• Made the shoulder slope steeper by adding teeny bit more height to the shoulder seam at the neck side on both Front & Back.
  • Shifted the side seam above the bust towards the front to make matching seam intersection at underarm easier for my wonky arms!
  • Re-drafted the sleeve from scratch just in case my first draft was not done correctly. But nope, my pattern still looks a bit odd. To avoid uncomfortably twisted sleeves, I still had to slant the sleeve below the bicep towards the front. The sleeve cap does look a bit more ‘normal’ in this second attempt though.

Design Changes Made

  • I was originally going to make this into a simple replacement for a RTW top I wore to death. That top had a fitted silhouette with envelope neckline.
  • I was a bit nervous about looking too S&M, so decided to go with a skiming silhouette (with a tiny bit of ease rather than going into skin-tight negative ease territory) and ‘color block’ with the matt side for a bit of artsy fartsy black-on-black Constructivist action.
  • To take the dominatrix vibe down another notch I added the puff over-sleeves inspired by an early 90’s Pam Hogg design from my clipping stash. The pattern for this was drafted using the top of my new Fitted Knit Top Sleeve Block and puff sleeve instruction from Designing Apparel Through The Flat Pattern. To keep sewing simple, the puff sleeves’ sleeve seams are sewn into the main sleeves’ sleeve seams – ie treating the two layers as one.
  • For the hem I shortened to a casual just below high hip length with side seam vents. And to reinforce the ‘color blocking’ layered-look sleeves as an intentional design, I added a matt band to the hem and made it look like an underlayer rather than just a hem border. My band is shaped – I was worried a straight band might not hang right. So I also had to cut a facing for the hem band.
  • One design element that I haven’t done yet which I might still do is to add a painted / transfer print design to the back. Again this would hopefully be matt black on black. I’m thinking a bull skull might go well with the slightly Camden punkish vibe of this top. I haven’t quite figure out how to do it yet.

Construction Notes

Again, in case I want to sew something similar again I’m jotting down here what I did. Feel free to try it yourself. But this isn’t intended as a properly written sewing instruction. The usual pressing, grading, neat seam finishing along the way applies if you want to try it yourself.

  • Stablize the F&B necklines. Sew on/overlock the folded neckline bands & topstitch SA down towards the bodice. Overlap F&B at armscye shoulder area and baste.
  • Gather puff over-sleeve at armscye and hem (from notch to notch at armscye, and from 2″ in from sleeve seam at hem). Sew on/overlock folded puff over-sleeve hem band & topstitch SA up towards the puff over-sleeve in the ungathered areas.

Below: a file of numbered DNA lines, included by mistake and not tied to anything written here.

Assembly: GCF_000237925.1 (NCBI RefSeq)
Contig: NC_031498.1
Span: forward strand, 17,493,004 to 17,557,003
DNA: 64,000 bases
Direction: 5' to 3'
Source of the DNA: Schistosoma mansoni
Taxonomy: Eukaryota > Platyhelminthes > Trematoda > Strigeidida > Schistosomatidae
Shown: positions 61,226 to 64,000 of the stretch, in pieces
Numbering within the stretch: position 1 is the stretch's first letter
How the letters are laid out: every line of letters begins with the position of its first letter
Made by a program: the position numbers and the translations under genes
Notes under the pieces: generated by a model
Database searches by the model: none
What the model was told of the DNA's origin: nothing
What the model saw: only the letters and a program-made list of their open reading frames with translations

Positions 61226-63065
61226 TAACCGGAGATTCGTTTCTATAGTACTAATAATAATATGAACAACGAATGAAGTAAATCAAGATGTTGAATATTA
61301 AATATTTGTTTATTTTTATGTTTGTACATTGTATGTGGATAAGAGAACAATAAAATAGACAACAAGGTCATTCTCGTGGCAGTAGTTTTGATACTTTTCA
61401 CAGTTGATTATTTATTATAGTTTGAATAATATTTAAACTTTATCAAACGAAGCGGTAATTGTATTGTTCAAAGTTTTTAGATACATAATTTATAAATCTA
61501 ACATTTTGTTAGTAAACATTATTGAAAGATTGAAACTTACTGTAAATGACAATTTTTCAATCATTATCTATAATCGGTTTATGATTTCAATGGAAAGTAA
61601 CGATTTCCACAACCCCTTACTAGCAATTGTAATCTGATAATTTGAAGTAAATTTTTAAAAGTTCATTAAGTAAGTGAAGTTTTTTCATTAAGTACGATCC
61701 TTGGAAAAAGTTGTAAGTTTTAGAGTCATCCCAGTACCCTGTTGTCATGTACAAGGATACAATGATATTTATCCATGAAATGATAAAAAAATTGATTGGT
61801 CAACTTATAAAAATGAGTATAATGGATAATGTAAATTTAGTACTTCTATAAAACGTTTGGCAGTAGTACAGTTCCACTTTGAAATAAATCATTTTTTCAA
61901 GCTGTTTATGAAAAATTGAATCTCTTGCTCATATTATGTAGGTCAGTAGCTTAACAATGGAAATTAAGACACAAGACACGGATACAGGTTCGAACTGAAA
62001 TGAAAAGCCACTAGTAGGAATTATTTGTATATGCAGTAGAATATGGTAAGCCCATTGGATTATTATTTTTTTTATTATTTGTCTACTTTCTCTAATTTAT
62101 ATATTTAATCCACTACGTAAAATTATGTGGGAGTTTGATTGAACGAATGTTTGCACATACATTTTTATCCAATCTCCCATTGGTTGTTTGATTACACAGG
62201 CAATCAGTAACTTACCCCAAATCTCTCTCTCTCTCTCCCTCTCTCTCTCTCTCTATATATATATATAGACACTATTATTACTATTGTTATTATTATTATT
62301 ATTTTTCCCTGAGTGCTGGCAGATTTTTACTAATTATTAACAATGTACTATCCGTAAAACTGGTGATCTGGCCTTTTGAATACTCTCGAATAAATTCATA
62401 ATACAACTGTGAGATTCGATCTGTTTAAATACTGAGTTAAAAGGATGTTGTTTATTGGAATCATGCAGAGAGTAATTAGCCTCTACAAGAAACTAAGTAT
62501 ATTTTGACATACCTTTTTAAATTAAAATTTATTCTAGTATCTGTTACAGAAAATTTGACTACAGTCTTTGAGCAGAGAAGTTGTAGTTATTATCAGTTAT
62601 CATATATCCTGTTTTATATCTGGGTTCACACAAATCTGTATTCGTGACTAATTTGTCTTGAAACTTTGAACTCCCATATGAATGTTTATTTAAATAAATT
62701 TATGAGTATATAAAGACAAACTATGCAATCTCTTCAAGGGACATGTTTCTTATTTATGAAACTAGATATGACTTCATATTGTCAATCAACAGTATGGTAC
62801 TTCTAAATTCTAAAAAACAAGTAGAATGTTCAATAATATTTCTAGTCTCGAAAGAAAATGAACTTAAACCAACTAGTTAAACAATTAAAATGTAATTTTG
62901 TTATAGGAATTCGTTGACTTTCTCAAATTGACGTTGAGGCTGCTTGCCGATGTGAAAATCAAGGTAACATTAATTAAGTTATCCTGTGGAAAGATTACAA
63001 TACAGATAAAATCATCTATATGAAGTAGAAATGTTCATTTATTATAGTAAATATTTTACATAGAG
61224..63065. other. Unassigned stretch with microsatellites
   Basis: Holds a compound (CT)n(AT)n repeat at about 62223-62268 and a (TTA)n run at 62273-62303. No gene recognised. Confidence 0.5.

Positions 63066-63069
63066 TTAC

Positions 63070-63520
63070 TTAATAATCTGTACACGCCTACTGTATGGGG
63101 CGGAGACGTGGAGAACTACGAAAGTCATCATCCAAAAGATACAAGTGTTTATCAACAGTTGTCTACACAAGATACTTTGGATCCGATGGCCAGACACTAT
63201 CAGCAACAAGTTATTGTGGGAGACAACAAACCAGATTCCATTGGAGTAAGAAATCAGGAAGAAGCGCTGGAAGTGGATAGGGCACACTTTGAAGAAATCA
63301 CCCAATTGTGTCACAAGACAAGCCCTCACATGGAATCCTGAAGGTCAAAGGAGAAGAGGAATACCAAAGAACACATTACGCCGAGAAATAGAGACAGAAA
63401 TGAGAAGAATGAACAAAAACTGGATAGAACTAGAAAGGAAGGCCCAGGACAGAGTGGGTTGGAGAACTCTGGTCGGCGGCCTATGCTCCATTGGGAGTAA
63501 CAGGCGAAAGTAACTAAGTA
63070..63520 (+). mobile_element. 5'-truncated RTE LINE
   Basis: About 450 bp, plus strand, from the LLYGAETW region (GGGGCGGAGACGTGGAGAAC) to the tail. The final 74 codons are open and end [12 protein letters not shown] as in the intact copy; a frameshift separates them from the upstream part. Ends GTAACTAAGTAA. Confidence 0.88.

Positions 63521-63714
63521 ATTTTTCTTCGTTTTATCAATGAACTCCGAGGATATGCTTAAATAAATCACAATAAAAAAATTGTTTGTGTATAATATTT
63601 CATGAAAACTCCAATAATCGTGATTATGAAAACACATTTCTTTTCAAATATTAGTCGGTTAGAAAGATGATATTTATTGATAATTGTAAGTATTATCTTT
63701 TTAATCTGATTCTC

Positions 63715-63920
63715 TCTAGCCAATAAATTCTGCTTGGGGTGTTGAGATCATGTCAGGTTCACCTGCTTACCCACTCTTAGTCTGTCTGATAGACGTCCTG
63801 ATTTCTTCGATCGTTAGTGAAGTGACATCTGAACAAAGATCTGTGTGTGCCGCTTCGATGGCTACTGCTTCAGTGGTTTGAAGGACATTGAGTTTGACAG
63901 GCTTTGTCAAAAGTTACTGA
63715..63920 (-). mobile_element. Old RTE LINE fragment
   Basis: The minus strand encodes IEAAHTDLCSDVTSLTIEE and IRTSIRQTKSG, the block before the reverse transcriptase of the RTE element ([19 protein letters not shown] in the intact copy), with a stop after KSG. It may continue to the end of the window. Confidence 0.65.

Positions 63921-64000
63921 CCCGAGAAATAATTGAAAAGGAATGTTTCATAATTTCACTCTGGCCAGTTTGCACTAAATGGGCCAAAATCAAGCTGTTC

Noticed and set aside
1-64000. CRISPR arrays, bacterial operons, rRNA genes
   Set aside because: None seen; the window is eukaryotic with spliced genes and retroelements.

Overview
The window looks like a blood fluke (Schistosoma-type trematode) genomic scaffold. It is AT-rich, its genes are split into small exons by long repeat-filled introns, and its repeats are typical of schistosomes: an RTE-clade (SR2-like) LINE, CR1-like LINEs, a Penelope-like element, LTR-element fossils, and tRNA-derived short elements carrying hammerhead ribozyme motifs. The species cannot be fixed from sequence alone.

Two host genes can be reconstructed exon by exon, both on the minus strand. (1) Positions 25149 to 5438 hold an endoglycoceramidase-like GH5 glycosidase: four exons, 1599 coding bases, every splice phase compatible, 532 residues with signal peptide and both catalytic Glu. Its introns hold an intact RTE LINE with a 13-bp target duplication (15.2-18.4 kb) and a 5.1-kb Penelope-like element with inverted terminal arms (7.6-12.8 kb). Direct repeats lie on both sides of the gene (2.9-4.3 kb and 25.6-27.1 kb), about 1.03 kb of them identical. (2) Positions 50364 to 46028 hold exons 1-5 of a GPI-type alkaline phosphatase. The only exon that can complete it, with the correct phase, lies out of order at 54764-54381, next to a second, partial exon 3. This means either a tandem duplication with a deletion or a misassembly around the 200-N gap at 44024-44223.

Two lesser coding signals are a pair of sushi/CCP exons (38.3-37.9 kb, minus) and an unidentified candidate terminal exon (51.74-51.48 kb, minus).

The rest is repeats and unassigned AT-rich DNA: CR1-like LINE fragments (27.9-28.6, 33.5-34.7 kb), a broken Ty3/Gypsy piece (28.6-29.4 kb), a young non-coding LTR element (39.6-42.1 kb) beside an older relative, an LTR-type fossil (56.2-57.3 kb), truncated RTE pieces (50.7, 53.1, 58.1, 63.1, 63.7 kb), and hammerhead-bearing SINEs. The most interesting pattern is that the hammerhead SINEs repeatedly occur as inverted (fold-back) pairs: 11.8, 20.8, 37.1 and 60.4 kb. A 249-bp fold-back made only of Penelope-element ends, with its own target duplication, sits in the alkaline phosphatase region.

• Baste and sew/overlock the armscye, sandwiching the puff sleeves between the bodice and sleeves, right sides of both sleeve layers towards right side of bodice.
  • Overlock the sleeve hems. Sew/overlock the sleeve seams – side seams, catching both the sleeves and puff over-sleeve in the sleeve seam at the bicep area and leaving the side seam vents open. Turn and twin needle stitch the sleeve hems.
  • Overlock the hem band side vents seam allowance top and side edges and the hem band facing top edge. Sew the hem band to bodice hem right sides together with bodice hem side vents seam allowances folded to the wrong side. Sew the hem band and facing bottom edges right sides together. (I metered my corners at the side vents, but I’m not sure it’s really necessary. The resulting corners actually look a bit lumpy in this uninterfaced stretch fabric.) Turn band inside out. Align the bodice and hem band side vent tops and press a fold to the bodice hem (in the same way as jacket lining hem). Baste, then top-stitch bodice hem and side vents in place, stitching through the hem band and facing. I used single needle for the side vent top-stitching and twin needle for the bodice hem.

The Verdict

Yeah I’m feeling a bit smug. For something I was willing to send to the recycling center if it turned out poorly, this ended up being a fun top with attitude. Afterward I discovered that Burda 2014-11-113 is a somewhat similar design…

…But I still like mine better. If you’re going to do puff sleeve you might as well do it with conviction.

Now all I need are some spiky studs, safety pins, ripped black jeans & Dr Martens and I’d fit right in with the kids in Camden. Or alternatively maybe a crinoline skirt and laced up boots for a spot of Steampunkish cos-play?

Related Post

File under:

Breton Odyssey Adrift

My quest for Raglan & Semi-Fitted variations to my Fitted Breton T wasn’t quite the smooth sailing that I had hoped. While not Titanic disasters, they have not delivered me to safe design harbors yet. So I see more fussing with fit ahead.

The Raglan Experiment

Mug Shots & Style Shots

What went wrong

The muslin is wearable, but the position of the raglan seams just look wrong. Unbalanced as the GBSB judges might have said. And the armholes feel a bit tight. There’s also a bit more drape underarm than I would have liked.